A trust indenture is included in the bond contract in most corporate bonds issues over $5 million. A trust indenture is simply an agreement between a bond issuer and investors highlighting the responsibilities the bond issuer needs to fulfill.

These responsibilities are written as negative covenants to safeguard bond investor interests by ensuring that the issuer is not engaging in activities that could lead to a decline in their credit standing or inability to pay back the accruing debt.

Normally, they prohibit the issuer from issuing more debts until the existing ones have matured or taking any risky bets that may negatively impact the investors.

Moreover, some covenants may also require the issuer to keep the debt-to-equity ratio less than one, ensuring the issuer's assets are financed mainly through its equity rather than debt.

Yet other covenants may limit how much dividends the issuer can pay its stockholders. For example, beyond a certain threshold, the issuer may be restricted from paying the dividends completely.

This provision helps reduce the issuer's default risk and ensures they pay principal and interest on time.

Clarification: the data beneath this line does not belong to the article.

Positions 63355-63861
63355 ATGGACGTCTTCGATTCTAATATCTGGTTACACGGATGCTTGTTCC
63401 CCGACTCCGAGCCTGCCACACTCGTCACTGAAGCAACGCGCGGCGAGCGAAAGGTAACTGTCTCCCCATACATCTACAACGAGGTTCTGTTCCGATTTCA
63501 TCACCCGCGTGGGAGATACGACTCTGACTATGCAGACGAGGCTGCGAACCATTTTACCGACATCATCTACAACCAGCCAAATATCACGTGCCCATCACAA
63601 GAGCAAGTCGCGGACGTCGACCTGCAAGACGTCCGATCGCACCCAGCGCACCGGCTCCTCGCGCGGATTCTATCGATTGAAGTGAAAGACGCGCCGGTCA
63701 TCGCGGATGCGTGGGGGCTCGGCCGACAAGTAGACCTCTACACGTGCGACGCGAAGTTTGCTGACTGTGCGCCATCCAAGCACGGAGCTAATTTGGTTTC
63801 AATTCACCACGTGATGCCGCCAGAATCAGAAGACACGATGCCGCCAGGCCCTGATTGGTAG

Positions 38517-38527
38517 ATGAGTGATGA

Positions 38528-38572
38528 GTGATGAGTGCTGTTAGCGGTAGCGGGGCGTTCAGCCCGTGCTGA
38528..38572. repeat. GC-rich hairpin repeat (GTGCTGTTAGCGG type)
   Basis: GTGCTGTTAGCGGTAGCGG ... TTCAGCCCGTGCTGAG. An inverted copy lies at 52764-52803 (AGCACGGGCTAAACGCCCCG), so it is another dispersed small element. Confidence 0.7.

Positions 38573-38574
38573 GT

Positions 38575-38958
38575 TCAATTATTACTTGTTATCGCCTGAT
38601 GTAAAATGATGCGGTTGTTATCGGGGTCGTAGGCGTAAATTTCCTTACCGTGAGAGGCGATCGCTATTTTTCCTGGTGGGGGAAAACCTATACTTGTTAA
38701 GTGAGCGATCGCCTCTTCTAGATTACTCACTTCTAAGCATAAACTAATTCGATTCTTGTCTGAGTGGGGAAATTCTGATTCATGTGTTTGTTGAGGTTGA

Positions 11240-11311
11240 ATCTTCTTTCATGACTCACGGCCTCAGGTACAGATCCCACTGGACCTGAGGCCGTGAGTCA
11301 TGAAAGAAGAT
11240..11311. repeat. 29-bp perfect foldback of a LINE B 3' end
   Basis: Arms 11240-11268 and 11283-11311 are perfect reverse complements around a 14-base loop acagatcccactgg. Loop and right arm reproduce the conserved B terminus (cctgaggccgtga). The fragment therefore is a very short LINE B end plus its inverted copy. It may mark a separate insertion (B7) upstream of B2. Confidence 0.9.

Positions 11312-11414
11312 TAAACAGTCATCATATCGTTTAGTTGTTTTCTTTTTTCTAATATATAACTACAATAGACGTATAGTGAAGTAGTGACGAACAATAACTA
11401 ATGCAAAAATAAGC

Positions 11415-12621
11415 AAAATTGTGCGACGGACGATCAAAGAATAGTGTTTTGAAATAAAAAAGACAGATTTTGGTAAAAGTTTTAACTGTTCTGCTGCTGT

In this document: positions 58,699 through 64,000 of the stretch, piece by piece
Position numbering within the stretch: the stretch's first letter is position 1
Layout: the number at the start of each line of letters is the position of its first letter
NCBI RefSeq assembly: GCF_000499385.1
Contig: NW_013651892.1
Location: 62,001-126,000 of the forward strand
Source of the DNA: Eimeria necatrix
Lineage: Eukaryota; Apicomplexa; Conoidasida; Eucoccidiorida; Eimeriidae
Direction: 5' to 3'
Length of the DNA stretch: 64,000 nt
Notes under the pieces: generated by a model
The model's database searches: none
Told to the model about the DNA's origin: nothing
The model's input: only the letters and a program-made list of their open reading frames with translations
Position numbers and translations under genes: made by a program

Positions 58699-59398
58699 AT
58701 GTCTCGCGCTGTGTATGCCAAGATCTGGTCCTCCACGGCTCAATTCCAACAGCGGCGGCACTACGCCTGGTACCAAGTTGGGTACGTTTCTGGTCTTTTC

However, there is an inverse relationship between the number of vital covenants and bond yields. If many negative covenants are associated with a bond, the bond's yield is likely low.

Negative Covenants in Mergers and Acquisitions 

In an M&A transaction, a restrictive covenant normally contains multiple (non-compete vs. non-solicitation vs. non-disclosure) obligations rather than one.

Among the three types of obligations, the non-compete and non-solicitation agreements are the most common covenants in M&A contracts. Such covenants are normally in place to protect the buyer of the business sold.

Typically, these restrictive covenants limit the seller of the business from engaging in any activities that compete with the company sold, which includes starting another business in the same field or stealing key employees, suppliers, or customers from the company sold.

These covenants are normally included in the transaction document and always have specified time and geographical scopes attached, making them more realistically enforceable.

For M&A transactions involving startups, the founders or key employees are the greatest assets to the buyer of the business. Hence, ensuring these strategic plays are not on the competing market is crucial for the buyer to develop the company further.

In that circumstance, the buyer would normally introduce a restrictive covenant to protect his or her interests by preventing the seller or the key staff from starting a parallel business and/or soliciting other employees from the acquired company. 

Negative Covenants in Real Estate